The amazing thing for believers is that He has already healed and saved us! Romans 6 is an amazing testimony to us about our relationship with both Christ and with sin. Paul tells us that we are already dead to sin! There is no battle to fight because Christ has already won the battle. Before we are believers, we have no choice but sin; we think we are free to do what we want, but we really have no choice but to sin. But once we are filled with the Spirit of God, the victory over sin has been won and we now have the choice to live in freedom!

I know from personal experience that we do not always make the right choice. But simply knowing in those deepest, darkest times of temptation that I do not have to give in because Christ has already won the battle for me is enough sometimes to see me through. Peter talks about this when he tells us in 1 Peter that we have everything we need for life and godliness. Paul backs that up in 1 Corinthians when he told the church at Corinth—a group of people familiar with their own sinfulness—that God will never tempt us beyond what we can bear. That is a promise you can take to the bank! Our hearts and our flesh may scream that we must give in to temptation, and that we have no choice, but God has promised that through the Spirit and the Word we have everything we need to resist, even when we feel like we can’t.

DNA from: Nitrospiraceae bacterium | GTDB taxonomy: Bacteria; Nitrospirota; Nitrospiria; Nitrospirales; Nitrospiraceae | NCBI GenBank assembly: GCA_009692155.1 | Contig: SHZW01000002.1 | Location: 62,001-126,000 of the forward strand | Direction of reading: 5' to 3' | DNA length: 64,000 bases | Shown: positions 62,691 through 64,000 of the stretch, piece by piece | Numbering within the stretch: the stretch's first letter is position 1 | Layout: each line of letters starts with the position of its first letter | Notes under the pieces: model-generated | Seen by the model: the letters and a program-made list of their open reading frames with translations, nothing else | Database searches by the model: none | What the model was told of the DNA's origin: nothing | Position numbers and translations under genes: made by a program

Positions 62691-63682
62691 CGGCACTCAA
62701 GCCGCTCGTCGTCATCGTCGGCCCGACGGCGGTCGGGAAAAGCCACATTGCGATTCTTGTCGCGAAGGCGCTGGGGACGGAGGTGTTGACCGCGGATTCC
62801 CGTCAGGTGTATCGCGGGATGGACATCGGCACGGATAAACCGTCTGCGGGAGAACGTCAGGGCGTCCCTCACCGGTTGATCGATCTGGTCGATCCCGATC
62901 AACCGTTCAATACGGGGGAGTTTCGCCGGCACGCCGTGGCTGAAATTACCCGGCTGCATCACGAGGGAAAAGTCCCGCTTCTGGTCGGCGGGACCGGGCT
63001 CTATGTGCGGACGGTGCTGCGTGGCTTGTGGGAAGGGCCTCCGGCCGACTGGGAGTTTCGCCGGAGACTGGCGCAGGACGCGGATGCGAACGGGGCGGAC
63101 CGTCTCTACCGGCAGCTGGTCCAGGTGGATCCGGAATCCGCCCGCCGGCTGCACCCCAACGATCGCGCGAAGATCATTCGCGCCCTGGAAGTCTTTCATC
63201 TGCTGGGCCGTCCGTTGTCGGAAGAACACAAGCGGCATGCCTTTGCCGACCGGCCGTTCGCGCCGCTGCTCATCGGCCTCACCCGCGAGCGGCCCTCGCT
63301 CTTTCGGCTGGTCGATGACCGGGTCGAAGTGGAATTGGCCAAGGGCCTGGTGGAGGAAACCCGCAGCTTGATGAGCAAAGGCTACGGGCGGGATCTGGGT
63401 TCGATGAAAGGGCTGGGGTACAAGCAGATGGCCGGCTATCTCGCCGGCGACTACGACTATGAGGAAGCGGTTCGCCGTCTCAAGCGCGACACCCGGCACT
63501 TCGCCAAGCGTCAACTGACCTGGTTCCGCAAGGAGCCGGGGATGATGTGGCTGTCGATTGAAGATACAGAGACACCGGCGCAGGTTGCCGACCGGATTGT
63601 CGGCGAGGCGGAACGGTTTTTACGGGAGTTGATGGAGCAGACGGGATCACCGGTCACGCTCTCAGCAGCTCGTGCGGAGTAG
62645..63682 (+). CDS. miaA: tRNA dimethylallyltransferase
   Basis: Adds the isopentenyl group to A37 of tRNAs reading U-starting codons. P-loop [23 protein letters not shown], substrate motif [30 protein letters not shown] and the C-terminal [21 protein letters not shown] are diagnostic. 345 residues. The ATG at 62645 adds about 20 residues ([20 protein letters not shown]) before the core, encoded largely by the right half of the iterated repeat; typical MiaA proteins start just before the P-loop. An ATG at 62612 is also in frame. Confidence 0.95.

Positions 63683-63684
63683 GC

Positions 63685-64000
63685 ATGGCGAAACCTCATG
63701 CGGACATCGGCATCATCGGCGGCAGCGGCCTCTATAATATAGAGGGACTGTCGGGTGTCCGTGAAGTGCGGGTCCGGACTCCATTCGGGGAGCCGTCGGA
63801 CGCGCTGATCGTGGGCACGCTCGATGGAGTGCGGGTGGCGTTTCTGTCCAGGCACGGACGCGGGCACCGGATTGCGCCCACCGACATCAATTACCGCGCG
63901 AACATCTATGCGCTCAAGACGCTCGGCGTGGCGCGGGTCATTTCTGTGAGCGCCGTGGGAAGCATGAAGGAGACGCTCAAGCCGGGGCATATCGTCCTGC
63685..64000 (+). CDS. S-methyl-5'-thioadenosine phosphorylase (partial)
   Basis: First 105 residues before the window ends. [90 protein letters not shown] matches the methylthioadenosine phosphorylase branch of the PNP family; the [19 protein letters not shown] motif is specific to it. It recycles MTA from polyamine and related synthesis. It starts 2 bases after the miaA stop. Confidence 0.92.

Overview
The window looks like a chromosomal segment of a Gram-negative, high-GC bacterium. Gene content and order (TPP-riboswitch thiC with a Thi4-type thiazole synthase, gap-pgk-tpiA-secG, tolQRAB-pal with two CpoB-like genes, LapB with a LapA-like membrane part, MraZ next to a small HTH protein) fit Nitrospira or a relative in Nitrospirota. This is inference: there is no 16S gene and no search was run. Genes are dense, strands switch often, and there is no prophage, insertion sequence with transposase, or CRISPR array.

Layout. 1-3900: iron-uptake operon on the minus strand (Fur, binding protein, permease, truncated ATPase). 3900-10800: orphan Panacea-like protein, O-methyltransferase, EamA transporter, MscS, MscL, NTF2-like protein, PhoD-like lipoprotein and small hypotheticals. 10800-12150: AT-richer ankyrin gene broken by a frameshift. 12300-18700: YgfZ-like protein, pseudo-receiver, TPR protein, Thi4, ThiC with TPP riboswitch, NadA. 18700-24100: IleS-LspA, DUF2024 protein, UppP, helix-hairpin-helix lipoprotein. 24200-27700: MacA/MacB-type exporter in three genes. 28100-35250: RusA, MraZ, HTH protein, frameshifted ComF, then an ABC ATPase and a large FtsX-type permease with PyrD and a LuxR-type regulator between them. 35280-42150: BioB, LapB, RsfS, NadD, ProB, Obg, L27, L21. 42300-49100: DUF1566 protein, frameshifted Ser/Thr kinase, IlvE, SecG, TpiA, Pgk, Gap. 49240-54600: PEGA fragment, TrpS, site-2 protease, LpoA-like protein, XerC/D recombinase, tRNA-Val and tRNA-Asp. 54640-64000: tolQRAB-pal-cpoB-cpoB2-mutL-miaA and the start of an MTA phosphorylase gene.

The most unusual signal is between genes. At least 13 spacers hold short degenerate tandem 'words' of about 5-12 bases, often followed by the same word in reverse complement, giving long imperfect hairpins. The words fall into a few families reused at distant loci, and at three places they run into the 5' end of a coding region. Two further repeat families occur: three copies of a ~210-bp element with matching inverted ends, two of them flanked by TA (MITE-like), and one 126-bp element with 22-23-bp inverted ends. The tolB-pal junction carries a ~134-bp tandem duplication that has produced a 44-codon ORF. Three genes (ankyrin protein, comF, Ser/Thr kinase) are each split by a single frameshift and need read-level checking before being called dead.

When I went through my time of brokenness and restoration with the Lord, I read Mere Christianity by CS Lewis, and in that book there is a paragraph that has become dear to me and I return to it often:

“On the whole, God’s love for us is a much safer topic than our love for Him. Nobody can always have devout feelings: and even if we could, feelings are not what God principally cares about. Christian Love, either towards God or towards man, is an affair of the will. If we are trying to do His will we are obeying the commandment, “Thou shalt love the Lord thy God.” … But the great thing to remember is that, though our feelings come and go, His love for us does not. It is not wearied by our sins, or our indifference; and, therefore, it is quite relentless in it determination that we shall be cured of those sins, at whatever cost to us, at whatever cost to Him.”